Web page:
Tuesday, February 21, 2012

Book XXXV : Lu Xun Torches Liu Pei’s Grand Army

The great nobles of Wu assembled before Emperor Sun Quan’s court, and they were all convinced nothing could stop Liu Pei and the Shu invaders. Surely, the kingdom founded by Sun Ts’e was coming to an end. Surrender was not an option for Liu Pei wanted his head. Suddenly, Wu Tse came up with the suggestion that Lu Xun should be appointed as Grand General to stem off the Shu invasion. He even wagered his life and those of his family on Lu Xun’s appointment!!

Sun Quan pondered upon this issue. What did he have to lose? Did the previous Grand General Lu Meng not say that Lu Xun had everything except position and recognition? In dire times, maybe Lu Xun was worth a risk. Lu Xun needed recognition, so he said he would only accept the position and do his best if Sun Quan would bestow upon him the Imperial Sword of Sun Ts’e. Whosoever held the Imperial Sword was equivalent to the Emperor on the battlefield. If anyone should disobey him, Lu Xun could behead him instantly.

Lu Xun proceeded to take command of the entire army. His strategy was to wait for Liu Pei’s army to tire out and defend the fortress carefully. Chou Tai was enraged by this seemingly silly design of the former scholar. Seeing Lu Xun as no more than a pedant, he contested his command, but Lu Xun threatened to behead him with the Imperial Sword. Lu Xun even refused to help Prince Sun Lang, who was being besieged by Liu Pei. He said that Prince Sun Lang was a capable commander who could defend his own stronghold. This caused seething anger in his men, but they grudgingly obeyed him out of respect from the Emperor Sun Quan. Deep inside though, they detested and despised the new Grand General.

Meanwhile, Liu Pei’s men on the plains watched the Wu fortress on the hill. It was summer and very hot now, but Lu Xun would not come out to fight. Liu Pei ordered his men to curse the Wu soldiers as cowards, but they still refused to come out for combat. Meanwhile, Liu Pei’s men were dehydrated by the heat. Finally, he told his advisor Ma Liang that he would retreat to an area closer to the river.

Ma Liang countered, “Your Majesty must not do that. If we retreat now, Lu Xun would send his men after us. He is not one to look down on. It was his plans that killed Kuan Yu.”

Emperor Liu Pei was very angry when he learned of Lu Xun’s role in the death of his brother, but his wits were about him. In reply, he told Ma Liang, “No worries, I am not without battlefield experience. Order some old men to be left behind, and an ambush strike force about our line of retreat.” In this manner, the Shu army retreated to an area closer to the river. Ma Liang, not knowing what to do, went back to seek guidance from his master Kung Ming in faraway capital of Chengtu.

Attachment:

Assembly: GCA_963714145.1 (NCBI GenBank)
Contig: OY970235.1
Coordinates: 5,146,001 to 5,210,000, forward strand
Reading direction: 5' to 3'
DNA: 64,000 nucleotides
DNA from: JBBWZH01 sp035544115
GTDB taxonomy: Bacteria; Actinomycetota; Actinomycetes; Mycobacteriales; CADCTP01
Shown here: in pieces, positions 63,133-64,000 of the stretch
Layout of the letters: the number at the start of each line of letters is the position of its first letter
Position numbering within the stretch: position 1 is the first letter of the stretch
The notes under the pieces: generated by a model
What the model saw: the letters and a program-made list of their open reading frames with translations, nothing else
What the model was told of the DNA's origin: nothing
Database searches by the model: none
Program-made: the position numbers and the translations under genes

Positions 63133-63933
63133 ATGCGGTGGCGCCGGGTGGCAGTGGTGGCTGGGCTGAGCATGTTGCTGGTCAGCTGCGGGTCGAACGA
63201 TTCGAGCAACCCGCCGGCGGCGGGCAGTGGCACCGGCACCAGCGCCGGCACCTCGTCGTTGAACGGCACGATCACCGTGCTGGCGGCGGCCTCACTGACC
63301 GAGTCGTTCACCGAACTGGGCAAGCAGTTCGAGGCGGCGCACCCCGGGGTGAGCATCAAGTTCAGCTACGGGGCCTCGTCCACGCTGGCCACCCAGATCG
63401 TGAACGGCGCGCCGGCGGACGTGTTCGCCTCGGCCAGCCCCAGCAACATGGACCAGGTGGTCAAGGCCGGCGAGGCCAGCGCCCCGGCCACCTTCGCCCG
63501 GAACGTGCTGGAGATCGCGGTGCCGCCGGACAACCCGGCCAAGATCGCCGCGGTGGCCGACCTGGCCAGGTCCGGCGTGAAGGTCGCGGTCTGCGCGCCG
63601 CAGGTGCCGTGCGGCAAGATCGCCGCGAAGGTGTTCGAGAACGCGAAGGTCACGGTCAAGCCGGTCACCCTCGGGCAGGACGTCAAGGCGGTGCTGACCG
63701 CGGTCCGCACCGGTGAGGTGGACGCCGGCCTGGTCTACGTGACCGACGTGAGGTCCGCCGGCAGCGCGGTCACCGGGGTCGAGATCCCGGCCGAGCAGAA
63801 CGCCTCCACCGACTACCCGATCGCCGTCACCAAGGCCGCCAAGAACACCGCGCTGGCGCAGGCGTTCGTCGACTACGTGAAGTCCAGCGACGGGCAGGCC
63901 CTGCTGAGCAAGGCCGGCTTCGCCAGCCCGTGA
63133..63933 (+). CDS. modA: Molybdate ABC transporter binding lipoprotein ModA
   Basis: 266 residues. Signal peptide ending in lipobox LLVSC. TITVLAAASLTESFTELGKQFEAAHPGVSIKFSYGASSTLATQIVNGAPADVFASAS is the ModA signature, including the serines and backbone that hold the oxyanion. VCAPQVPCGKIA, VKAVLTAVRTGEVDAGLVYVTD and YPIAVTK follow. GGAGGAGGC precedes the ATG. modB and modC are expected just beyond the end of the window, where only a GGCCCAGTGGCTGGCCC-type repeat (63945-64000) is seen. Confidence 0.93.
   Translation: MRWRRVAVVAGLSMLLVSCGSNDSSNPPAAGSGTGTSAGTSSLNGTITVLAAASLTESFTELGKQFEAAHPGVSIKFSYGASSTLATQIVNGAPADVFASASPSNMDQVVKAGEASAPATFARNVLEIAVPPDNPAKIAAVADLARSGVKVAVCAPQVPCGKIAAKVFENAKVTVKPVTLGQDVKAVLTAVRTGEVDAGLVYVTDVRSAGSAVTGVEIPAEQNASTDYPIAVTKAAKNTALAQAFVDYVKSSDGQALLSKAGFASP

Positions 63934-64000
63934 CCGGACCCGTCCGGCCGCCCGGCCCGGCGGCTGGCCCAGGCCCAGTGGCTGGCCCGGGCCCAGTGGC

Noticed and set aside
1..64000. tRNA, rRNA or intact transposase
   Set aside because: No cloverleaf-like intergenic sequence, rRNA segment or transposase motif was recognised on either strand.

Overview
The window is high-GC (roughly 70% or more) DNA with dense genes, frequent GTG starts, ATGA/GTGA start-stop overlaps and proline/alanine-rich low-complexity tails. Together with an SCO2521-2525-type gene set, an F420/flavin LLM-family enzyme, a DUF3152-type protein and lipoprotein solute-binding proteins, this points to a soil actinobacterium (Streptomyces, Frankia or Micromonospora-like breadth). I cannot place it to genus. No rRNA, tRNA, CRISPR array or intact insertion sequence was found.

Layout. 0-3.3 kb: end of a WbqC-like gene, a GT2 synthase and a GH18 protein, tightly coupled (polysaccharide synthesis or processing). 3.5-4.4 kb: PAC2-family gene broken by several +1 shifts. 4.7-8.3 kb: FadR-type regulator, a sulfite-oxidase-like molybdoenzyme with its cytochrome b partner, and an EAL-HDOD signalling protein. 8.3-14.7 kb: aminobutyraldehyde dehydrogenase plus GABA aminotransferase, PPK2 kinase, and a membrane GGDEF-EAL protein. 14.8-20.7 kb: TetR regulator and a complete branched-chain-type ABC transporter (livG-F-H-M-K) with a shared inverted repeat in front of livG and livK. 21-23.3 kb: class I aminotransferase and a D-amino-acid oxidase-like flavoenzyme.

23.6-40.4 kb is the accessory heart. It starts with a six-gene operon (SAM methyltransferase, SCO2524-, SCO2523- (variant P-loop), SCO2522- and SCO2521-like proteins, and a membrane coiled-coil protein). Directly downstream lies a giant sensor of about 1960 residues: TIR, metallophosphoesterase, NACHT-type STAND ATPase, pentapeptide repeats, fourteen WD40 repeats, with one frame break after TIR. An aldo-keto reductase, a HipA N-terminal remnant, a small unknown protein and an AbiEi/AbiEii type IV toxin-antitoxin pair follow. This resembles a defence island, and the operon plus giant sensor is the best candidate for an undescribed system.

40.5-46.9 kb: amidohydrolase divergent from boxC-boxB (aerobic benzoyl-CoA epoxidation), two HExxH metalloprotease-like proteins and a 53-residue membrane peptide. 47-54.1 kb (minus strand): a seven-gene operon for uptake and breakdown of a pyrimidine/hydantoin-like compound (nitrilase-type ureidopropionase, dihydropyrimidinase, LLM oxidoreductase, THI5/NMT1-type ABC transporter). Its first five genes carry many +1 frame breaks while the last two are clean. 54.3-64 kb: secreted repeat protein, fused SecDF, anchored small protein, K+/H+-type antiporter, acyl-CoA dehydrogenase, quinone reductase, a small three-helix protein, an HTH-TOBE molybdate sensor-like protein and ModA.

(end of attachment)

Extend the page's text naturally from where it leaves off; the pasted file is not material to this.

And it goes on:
Impatient as ever, Chou Tai and the other generals wanted to attack Liu Pei, but Lu Xun stopped them. Chou Tai pointed out that it was best to attack a retreating army. However, Lu Xun observed that only old soldiers were left in the camp. He quickly realized that Liu Pei hath set up an ambush for them and ordered the Wu soldiers back to the fortress. Again, Chou Tai and the other generals were seething with impatience and ill will towards their seemingly coward commander.

However, after some time had past, Lu Xun could well see that Liu Pei’s men were getting sick from the heat. Their supply lines were stretched over long distances, and some were very close to the river. He ordered men to pile dry woods on their ship and prepare to torch Liu Pei’s camp near the river along with any ships. He also ordered the Wu troops to concentrate their men at key points and ambush Liu Pei. The main purpose was to capture the Emperor of Shu himself, for Liu Pei was the last true descendant of Han with any true significance.

The plan worked!! Liu Pei’s army, though more numerous and armed with greater warriors of caliber, was easily torched and defeated. They were ambushed in many key areas, and Liu Pei barely escaped with his life, using fire as an evasion tactic to get away from the battlefield.

Many days earlier, Ma Liang hath reached Kung Ming, who also saw through the troubles. He sent Marshal Chao Yun to rescue Liu Pei with some very specific directions. After Chao Yun rescued Liu Pei, he detoured to a mysterious labyrinth called I-puk-poh. Lu Xun was trapped in this labyrinth for some time until he was rescued by Kung Ming’s father-in-law. He then realized how dangerous and cunning Kung Ming truly was.

Wei and Wu had made a treaty with each other, since they joined forces against Kuan Yu in the Battle of Chingchou. The treaty was still valid, so Chou Tai and the other generals urged Lu Xun on, but Lu Xun realized in times of war, peace treaties meant little. Instead of pursuing Liu Pei, Lu Xun ordered his men back to Nanking.

And how lucky!! It was that Emperor Ts’ao Pi of Wei, seeing Wu and Shu, at war decided to send a massive army of close to one million men into Wu. Luckily, Lu Xun retreated in time to match the assault and save Wu from total destruction.

Lu Xun was truly a hero of Wu, and he would later rise to the exalted position of Minister of Wu, being second in importance only to Emperor Sun Quan himself. At a later stage, Lu Xun made some unfavorable comments about Sun Quan’s choice of heir, Sun Huan. He felt the Prince Sun Lang was older and more capable, but Sun Quan disregarded his choice and pretended not to listen to him. The Emperor himself would chose which of his nephew would succeed him. Seeing his importance declining, Lu Xun resigned. This was the story of the rise and fall (or rather just retirement) of one of the great men of Wu.

Rulers of Wu:  Grand Generals of Wu
Sun Jian (actually of Changsha) :
Sun Ts’e (founder of Wu):  Chou Yu (sworn brother of Sun Ts’e)
Sun Quan (Emperor):  Lu Ssu
Sun Huan : Lu Meng, Lu Xun

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